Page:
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  1. #1
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    Yeah, its checking before the network adapter is initialized and the network is available,its been a problem right from the beginning.
    If you have a log in, waiting a minute at the log in screen might do the trick. Some have had luck with a registry edit that goes back to the Vista days (same problem) or a script that runs; check out this Google search for some research.

  2. The Following User Says Thank You to F.U.N. downtown For This Useful Post:

    mricks01 (2012-12-06)

  3. #2
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    Cool! The time anomaly is back...I'm becoming younger again!

  4. #3
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    Could not reconnect all network drives message

    This is a trivial and non-disabling problem, but it is driving me a little nuts.

    I have a NAS drive which I have mapped as "W" cabled in to my router. Whenever I start or restart my computer, the message shown in picture one comes upStep 1.jpg.

    If one then opens Windows Explorer, one sees that the drive is shown, but with an "X" indicating not recognized, as seen
    here: Step 2.jpg

    If one then double clicks the drive, it opens up to shown that the contents are in fact accessible and recognized. Closing that window shows that the "X" is gone:Step 3.jpg

    I kind of suspect that it is a startup timing issue, but am not sure. It does cause a little problem with automatic backups, which fail if I have forgotten to go through the steps above.
    Mike
    I can always use good information

  5. #4
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    Thanks, F.U.N. I followed the link, and all the baby links it pointed to; and got plenty of information. After trying a couple of things that did not fix the problem i decided that for my purposes I would just live with it, and make sure I open that drive after startup before trying any backups.
    Mike
    I can always use good information

  6. #5
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    This solution worked for me on 4 computers:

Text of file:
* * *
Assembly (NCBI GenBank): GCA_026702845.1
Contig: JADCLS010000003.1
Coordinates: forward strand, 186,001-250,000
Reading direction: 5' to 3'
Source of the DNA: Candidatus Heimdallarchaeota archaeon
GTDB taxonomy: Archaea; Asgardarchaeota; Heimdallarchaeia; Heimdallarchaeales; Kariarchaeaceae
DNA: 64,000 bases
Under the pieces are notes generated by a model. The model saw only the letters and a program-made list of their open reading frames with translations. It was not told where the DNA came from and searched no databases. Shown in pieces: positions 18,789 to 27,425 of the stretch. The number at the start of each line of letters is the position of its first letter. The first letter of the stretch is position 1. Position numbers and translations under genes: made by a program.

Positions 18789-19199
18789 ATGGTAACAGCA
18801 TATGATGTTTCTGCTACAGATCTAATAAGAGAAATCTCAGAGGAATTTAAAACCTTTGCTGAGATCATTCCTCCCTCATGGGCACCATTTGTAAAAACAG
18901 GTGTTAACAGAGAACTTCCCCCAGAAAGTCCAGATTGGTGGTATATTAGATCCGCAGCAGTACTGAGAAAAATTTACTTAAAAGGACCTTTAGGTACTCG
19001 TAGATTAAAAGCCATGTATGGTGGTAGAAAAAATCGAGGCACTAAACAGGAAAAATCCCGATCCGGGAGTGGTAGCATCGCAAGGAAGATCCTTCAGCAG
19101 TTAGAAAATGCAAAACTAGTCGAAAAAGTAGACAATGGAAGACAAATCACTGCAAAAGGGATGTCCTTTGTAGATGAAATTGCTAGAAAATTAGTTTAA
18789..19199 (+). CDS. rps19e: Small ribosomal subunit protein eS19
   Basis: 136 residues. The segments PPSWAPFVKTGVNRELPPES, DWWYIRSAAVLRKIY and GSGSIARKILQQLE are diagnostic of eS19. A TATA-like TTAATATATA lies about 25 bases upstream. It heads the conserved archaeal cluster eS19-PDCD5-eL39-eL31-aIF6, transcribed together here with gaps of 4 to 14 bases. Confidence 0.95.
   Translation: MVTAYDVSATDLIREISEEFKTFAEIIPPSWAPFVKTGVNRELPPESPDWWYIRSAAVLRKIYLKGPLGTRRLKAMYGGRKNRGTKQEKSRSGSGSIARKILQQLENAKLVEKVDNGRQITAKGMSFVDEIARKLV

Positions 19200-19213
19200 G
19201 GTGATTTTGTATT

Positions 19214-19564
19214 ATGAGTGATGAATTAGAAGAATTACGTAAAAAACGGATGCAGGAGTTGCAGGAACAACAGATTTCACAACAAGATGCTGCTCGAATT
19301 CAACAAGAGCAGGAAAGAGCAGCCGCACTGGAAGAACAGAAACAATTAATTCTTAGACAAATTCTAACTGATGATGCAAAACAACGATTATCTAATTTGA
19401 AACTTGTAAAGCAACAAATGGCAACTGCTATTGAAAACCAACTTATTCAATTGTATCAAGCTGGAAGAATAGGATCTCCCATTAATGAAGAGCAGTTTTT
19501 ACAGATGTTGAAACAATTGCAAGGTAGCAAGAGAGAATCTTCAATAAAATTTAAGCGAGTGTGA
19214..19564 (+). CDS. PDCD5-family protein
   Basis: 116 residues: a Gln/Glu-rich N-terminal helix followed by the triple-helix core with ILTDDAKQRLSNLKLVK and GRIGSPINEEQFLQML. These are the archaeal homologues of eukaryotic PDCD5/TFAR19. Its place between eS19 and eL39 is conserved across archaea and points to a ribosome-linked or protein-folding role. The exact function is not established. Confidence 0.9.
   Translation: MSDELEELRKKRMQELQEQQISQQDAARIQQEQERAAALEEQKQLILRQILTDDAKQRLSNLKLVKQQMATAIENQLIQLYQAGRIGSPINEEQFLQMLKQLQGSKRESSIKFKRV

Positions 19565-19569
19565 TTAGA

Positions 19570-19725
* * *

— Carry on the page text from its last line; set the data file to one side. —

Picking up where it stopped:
Start > Run > type "gpedit.msc" (without quotes) click ok.
    Local Computer Policy > Computer Configuration > Administrative Templates > System > Logon > Always wait for the network at computer startup and logon
    set this to Enable

    Start > Run > type "gpedit.msc" (without quotes) click ok.
    User Configuration\Administrative Templates\System\Scripts\Run logon scripts synchronously
    set this to Enable

    Then reboot.


    Shamon
    "Relax, nothing is under control."
    http://zenbegin.net/

  7. #6
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    Shamon - when I try that, Win 7 (64bit) does not recognize the gpedit.msc. perhaps you are using a different OS?
    Mike
    I can always use good information

  8. #7
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    Quote Originally Posted by mricks01 View Post
    Shamon - when I try that, Win 7 (64bit) does not recognize the gpedit.msc. perhaps you are using a different OS?
    Gpedit is only available with a Pro or higher version of Windows. If you are using Home Premium or Basic it is not available.

    Joe

  9. #8
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    You can try this:
    How to Enable “Group Policy Editor” (gpedit.msc) in Windows 7 Home Premium, Home Basic and Starter Editions?
    http://www.askvg.com/how-to-enable-g...rter-editions/


    Shamon
    "Relax, nothing is under control."
    http://zenbegin.net/

  10. #9
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    This issue had me frothing at the mouth - the network drives were always perfectly usable, so why the pop-up and red X's? My solution to this was to set a static IP address in Windows 7. Previously I had it statically mapped in PFSense (router), but I guess there is still some amount of delay as the router dishes out the lease and by that time Windows decides that the drives are inaccessible.

    Such an obvious solution, I don't know why it was the last thing I thought of. I'm still confused as to why my other system with the same OS, same NIC and same static mapping never gives me the pop-up.

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